Britain’s PM Boris Johnson to launch threat level alert system

Britain’s Prime Minister Boris Johnson leaves Downing Street on his way to Buckingham Palace after the general election in London, Britain, December 13, 2019. Thomas Mukoya | Reuters. Sketched by the Pan Pacific Agency.

LONDON, May 10, 2020, BBC. An alert system to rank the threat level of coronavirus in England is set to be launched by Prime Minister Boris Johnson in his lockdown speech later, BBC reported.

The system, which will use a scale of one to five and be adjusted according to data, is to be as part of the PM’s televised address at 19:00 BST.

Mr Johnson will also explain any changes to the lockdown measures.

It comes after he introduced a new slogan, telling the public to “stay alert, control the virus, save lives”.

However, the “stay at home” advice will remain in place in Scotland, Wales and Northern Ireland.

The prime minister tweeted a graphic setting out the new guidance with the message: “Everyone has a role to play in helping to control the virus by staying alert and following the rules.

“This is how we can continue to save lives as we start to recover from coronavirus.”

Communities Secretary Robert Jenrick said it was the right time to “update and broaden” the message.

Mr Johnson is not expected to provide exact dates for when the strict curbs on daily life – which have been in place for seven weeks – might change.

It is understood the system – with alerts ranging from green (level one) to red (level five) – will be similar to the one used to keep the public informed about the terror threat level.

Mr Johnson is expected to say England is currently at stage four but moving towards stage three.

New slogan ‘needs clarity’

Mr Jenrick told the BBC’s Andrew Marr Show it was the right time to “update and broaden” the message to the public from “stay at home” to “stay alert”.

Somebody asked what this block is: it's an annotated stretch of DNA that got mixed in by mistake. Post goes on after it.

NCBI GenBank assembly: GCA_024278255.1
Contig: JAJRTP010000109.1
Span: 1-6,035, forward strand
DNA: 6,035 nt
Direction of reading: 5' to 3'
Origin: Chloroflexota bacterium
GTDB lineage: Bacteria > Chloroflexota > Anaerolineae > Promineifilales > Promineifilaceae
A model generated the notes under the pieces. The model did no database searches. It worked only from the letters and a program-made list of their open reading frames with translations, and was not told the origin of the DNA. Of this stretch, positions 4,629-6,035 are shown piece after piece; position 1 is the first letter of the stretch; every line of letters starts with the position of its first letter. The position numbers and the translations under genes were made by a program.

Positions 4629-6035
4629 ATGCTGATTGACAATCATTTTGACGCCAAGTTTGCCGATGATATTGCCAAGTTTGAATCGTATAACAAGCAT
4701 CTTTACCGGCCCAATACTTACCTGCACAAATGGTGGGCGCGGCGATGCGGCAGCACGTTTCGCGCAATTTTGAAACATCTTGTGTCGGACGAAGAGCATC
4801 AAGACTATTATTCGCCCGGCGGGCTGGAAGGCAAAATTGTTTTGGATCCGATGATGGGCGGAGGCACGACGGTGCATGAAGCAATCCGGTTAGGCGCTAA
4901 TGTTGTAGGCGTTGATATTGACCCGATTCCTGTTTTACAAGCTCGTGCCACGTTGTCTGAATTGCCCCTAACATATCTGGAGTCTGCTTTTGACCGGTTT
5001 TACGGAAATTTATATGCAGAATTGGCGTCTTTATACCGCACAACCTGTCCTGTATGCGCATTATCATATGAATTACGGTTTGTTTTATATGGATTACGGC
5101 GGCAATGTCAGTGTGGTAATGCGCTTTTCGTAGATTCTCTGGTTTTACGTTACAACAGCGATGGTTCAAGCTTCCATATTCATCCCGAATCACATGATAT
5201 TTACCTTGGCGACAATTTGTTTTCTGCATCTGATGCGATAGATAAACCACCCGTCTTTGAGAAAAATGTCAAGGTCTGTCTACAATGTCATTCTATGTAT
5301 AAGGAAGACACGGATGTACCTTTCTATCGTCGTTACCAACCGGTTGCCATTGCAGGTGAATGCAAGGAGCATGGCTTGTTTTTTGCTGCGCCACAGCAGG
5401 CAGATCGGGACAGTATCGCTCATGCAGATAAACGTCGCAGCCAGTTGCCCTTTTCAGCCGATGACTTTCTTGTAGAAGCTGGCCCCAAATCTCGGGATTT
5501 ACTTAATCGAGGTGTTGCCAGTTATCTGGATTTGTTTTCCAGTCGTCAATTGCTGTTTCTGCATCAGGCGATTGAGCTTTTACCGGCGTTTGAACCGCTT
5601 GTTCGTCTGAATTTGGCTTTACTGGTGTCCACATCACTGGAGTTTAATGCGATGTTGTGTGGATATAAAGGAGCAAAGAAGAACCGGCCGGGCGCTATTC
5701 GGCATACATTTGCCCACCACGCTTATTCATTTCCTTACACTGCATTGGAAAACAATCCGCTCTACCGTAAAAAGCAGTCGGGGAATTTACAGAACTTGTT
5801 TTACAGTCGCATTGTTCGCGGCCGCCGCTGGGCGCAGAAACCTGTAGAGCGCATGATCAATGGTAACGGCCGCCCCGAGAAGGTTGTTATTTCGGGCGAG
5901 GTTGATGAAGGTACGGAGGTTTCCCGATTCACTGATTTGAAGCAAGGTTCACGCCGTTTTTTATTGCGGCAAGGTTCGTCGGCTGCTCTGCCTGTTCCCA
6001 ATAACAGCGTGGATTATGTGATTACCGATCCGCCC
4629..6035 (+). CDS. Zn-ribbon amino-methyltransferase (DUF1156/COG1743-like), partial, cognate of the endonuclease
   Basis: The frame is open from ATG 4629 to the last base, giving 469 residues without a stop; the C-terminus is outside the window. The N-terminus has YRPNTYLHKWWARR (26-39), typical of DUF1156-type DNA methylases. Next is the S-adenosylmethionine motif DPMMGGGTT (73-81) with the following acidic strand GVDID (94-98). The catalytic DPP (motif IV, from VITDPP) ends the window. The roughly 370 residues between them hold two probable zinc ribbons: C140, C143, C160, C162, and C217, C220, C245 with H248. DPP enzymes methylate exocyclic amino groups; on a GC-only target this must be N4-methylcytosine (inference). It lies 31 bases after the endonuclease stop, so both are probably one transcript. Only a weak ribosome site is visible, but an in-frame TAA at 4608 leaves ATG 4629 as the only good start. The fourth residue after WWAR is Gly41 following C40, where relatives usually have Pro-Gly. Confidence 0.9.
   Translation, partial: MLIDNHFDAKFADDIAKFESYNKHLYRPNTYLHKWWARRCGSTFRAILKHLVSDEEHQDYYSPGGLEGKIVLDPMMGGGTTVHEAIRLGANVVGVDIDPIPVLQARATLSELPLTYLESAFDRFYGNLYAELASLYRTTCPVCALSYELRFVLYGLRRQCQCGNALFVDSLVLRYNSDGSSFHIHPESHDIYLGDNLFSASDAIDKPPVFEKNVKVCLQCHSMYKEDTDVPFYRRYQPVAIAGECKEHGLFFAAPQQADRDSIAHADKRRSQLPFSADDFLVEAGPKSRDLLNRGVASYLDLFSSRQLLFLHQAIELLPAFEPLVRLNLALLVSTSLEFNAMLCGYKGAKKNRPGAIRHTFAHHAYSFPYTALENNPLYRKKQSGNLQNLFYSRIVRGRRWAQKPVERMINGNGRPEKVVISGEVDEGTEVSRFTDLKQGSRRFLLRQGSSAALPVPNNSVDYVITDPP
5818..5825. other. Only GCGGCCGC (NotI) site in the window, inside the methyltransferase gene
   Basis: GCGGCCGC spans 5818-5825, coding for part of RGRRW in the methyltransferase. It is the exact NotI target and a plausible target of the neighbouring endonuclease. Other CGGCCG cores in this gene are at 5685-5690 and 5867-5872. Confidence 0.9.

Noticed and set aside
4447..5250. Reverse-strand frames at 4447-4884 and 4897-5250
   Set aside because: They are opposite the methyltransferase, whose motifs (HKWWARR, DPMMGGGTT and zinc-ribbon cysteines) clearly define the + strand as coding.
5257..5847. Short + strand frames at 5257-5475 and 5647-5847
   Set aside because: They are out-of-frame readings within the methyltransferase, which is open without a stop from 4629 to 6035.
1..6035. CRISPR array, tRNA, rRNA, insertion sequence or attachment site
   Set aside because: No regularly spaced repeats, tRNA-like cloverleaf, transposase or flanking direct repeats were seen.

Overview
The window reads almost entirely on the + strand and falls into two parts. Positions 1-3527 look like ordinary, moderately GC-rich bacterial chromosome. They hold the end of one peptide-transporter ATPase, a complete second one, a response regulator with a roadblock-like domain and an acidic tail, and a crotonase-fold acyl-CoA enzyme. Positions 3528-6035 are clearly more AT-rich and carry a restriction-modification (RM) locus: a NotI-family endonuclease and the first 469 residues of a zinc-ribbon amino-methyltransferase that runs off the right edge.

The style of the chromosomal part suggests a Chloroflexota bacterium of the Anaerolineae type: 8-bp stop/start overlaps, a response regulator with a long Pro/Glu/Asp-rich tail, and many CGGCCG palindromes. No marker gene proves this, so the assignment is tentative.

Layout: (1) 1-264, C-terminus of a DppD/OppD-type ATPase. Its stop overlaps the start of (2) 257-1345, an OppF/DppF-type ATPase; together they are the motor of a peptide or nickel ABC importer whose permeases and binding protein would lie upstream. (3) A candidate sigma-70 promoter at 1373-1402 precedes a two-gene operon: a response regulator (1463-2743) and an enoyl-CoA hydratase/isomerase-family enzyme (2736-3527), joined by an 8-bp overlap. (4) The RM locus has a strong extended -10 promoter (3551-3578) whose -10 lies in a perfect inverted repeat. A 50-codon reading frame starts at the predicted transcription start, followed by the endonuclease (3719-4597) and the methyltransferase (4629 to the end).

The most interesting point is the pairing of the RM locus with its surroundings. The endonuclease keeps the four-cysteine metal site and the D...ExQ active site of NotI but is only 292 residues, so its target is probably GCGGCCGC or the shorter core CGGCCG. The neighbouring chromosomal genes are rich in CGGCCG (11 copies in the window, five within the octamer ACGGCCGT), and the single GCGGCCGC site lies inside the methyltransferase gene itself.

“Stay alert will mean stay alert by staying home as much as possible, but stay alert when you do go out by maintaining social distancing, washing your hands, respecting others in the workplace and the other settings that you’ll go to,” he said.

But shadow health secretary Jonathan Ashworth said the government must clarify what the new slogan means.

“When you’re dealing with a public health crisis of this nature you need absolute clarity from government about what the advice is. There is no room for nuance,” he told Marr.

“The problem with the new message is that many people will be puzzled by it,” he added.

The alert tool – to be administered by a new “joint biosecurity centre” – will reflect the virus threat in different parts of the country, meaning the threat level in one city could differ quite widely from another.

This could inform the local alteration of restrictions in England.

A meeting of the government’s Cobra emergency committee involving the cabinet, devolved nations and the mayor of London will be held before Mr Johnson’s broadcast on Sunday evening, with the plans to be put before Parliament on Monday.

Mr Jenrick said the UK government’s “strong preference” was for the devolved nations “to move as one”.

The communities secretary also told Marr a contact tracing app being trialled on the Isle of Wight had been downloaded by about 50,000 people.

Asked about reports a second app was being developed, Mr Jenrick said: “We are learning lessons from the other apps that exist elsewhere in the world and if we need to change our app, we will do. That’s the point of piloting this before we take it national.”

‘Best protection is your front door’

Prof Jason Leitch, national clinical director for the Scottish government, told BBC Breakfast he “can’t explain” what the prime minister’s revised message of “stay alert” means.

Prof Leitch reiterated what First Minister Nicola Sturgeon said earlier this week – that the key message for Scotland “remains ‘stay at home'” – and added: “I think the messaging is really important…. the best protection for this virus is your front door. There isn’t any question about that.”

On Saturday, Transport Secretary Grant Shapps warned the government would proceed with “extreme caution” when lifting lockdown measures.

Mr Ashworth said while the lockdown remains important, it is “fundamentally a blunt tool” with “huge societal problems” building the longer it continues.

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